Out and About: Predicting Lesbians' Outness in the Workplace

Open Access
House, Chloe Jean Casella
Graduate Program:
Counseling Psychology
Doctor of Philosophy
Document Type:
Date of Defense:
March 24, 2004
Committee Members:
  • Kathleen Bieschke, Committee Chair
  • Constance Matthews, Committee Chair
  • Brandon Hunt, Committee Member
  • Carolyn Elizabeth Sachs, Committee Member
  • lesbian
  • workplace
  • sexual identity development
  • internalized homophobia
  • heterosexism
  • discrimination
  • self-disclosure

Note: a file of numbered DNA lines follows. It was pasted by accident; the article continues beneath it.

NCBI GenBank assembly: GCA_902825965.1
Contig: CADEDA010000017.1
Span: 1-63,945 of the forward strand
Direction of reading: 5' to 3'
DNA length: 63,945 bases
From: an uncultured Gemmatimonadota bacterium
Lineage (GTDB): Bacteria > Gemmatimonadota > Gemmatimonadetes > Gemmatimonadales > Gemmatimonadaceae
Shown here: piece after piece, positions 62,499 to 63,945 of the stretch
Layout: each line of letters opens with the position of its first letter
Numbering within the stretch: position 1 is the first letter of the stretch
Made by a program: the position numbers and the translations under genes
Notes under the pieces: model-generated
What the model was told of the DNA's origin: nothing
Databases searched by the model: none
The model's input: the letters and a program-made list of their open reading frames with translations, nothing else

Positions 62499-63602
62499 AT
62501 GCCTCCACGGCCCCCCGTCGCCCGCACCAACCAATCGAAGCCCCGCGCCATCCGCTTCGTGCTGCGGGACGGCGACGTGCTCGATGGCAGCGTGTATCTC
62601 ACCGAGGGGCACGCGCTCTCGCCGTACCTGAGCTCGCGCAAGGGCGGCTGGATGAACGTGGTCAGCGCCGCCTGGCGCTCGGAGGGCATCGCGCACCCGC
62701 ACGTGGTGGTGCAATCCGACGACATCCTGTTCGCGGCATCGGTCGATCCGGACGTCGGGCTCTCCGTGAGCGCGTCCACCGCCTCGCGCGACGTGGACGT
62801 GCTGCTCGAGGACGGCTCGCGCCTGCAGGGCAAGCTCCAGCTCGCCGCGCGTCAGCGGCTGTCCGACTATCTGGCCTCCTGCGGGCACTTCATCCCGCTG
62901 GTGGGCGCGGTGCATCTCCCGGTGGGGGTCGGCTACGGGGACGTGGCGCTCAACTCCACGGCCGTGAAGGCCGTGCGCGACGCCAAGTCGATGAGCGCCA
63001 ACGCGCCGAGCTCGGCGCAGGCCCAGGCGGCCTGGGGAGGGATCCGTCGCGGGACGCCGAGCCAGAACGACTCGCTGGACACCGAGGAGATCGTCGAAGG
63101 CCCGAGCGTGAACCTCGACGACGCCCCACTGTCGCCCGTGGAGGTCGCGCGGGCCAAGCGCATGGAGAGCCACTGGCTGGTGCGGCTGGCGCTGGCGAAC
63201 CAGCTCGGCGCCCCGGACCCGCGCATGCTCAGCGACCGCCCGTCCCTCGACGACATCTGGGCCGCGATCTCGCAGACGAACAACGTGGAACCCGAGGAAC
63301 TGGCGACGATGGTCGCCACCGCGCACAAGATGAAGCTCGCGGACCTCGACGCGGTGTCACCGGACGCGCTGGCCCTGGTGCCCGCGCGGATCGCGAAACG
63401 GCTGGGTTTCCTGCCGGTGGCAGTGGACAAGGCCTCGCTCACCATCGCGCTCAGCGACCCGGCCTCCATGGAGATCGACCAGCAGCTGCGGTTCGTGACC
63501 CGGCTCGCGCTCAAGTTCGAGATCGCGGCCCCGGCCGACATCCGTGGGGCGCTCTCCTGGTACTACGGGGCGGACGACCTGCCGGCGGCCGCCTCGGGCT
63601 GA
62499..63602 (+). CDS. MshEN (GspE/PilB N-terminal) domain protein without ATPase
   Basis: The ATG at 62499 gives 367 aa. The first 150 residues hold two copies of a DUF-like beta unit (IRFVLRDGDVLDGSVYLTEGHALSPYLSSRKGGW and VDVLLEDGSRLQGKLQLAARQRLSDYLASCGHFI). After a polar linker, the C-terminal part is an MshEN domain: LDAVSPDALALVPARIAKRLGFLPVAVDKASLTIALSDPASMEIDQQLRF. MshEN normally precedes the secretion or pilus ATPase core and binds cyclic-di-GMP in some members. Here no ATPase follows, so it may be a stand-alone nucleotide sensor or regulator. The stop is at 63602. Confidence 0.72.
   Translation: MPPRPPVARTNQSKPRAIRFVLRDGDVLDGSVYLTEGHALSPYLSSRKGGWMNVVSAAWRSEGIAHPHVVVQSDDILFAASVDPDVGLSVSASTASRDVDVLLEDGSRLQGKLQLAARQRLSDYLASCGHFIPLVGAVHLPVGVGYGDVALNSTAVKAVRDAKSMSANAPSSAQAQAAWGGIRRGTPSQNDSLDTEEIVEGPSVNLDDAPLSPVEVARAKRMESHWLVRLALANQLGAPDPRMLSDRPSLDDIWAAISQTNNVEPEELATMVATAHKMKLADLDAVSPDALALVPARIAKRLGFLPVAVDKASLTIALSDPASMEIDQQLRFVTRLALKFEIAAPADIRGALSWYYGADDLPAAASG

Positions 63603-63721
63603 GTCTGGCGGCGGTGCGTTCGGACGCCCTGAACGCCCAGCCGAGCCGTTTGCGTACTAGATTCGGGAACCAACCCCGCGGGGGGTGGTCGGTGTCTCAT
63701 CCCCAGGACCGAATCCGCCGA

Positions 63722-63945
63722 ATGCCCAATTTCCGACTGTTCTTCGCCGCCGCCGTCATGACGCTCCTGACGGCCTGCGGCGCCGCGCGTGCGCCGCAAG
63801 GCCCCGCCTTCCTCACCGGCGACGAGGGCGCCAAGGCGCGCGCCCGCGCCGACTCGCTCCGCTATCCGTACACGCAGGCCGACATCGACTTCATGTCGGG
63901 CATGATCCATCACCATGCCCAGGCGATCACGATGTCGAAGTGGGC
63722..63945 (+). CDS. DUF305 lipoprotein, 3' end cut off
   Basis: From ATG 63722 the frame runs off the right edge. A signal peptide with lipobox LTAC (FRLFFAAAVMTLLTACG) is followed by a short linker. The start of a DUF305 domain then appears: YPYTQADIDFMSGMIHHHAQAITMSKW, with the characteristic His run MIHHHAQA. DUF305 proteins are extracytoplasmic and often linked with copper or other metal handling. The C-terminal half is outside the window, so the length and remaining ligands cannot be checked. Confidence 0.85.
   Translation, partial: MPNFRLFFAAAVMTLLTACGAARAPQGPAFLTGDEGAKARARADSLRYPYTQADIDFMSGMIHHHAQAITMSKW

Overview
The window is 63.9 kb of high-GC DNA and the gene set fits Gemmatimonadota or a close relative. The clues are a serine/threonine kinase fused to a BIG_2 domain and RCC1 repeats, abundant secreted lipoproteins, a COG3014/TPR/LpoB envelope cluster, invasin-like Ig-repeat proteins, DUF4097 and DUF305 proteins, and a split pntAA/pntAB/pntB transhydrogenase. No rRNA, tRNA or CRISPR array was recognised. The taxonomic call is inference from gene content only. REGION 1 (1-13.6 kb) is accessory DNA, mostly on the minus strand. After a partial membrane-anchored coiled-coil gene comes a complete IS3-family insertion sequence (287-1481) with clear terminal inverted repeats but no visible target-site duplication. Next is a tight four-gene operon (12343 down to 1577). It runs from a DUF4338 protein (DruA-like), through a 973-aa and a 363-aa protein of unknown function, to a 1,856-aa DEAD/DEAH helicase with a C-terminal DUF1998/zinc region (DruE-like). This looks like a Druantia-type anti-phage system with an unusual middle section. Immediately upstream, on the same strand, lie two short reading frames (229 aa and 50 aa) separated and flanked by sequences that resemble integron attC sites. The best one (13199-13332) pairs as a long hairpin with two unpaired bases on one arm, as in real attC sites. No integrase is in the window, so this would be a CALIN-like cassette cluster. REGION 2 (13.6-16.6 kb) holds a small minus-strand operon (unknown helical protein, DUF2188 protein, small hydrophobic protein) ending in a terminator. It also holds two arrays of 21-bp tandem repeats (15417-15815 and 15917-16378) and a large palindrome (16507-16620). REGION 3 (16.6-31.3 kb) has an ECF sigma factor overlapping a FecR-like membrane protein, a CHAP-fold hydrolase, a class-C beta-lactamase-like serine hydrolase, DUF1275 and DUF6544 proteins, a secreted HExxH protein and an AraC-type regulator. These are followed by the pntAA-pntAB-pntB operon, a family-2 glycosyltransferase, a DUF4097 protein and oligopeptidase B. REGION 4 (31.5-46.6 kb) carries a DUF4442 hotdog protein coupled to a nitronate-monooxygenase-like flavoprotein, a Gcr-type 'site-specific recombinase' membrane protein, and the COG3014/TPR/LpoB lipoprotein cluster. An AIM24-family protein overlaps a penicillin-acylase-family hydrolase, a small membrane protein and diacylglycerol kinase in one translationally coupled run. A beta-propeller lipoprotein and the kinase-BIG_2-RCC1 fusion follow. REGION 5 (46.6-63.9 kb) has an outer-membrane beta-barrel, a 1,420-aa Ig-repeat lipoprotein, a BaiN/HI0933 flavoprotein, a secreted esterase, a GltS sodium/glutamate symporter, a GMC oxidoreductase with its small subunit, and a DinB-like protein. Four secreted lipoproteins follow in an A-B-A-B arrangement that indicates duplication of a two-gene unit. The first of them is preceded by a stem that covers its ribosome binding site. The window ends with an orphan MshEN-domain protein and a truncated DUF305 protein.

Self-disclosure of sexual orientation in the workplace for lesbian women is a complicated issue because of the lack of national legal protection against sexual orientation-based discrimination in the workplace. However, employees who have higher levels of self-disclosure of a lesbian or gay sexual orientation also have higher levels of job commitment and job satisfaction (Day & Schoenrade, 1997; Ragins & Cornwell, 2001; Waldo, 1999). Exploratory studies have looked at what factors are related to disclosing a gay or lesbian sexual orientation in the workplace. The field is now moving toward hypothesis-testing of different variables as predictors of self-disclosure of sexual orientation. This study is based on theory by Super (1990) that a person and her or his work environment will play important roles for implementation of the self at work. Structural equation modeling was used to test a model predicting self-disclosure of sexual identity in the workplace with a sample of 398 lesbian women. Results suggested that a structural model including organizational tolerance of heterosexism, direct and indirect heterosexist experiences, and internalized homophobia as predictors of self-disclosure of sexual orientation in the workplace for lesbian women fit the data adequately. As operationalized, the sexual identity development variables violated the multicollinearity assumption of SEM. In a post-hoc sequential multiple regression analysis, the internal variables internalized homophobia and sexual identity development accounted for a small amount of variance after workplace and demographic variables were entered. Limitations of this study and implications for research and practice are discussed.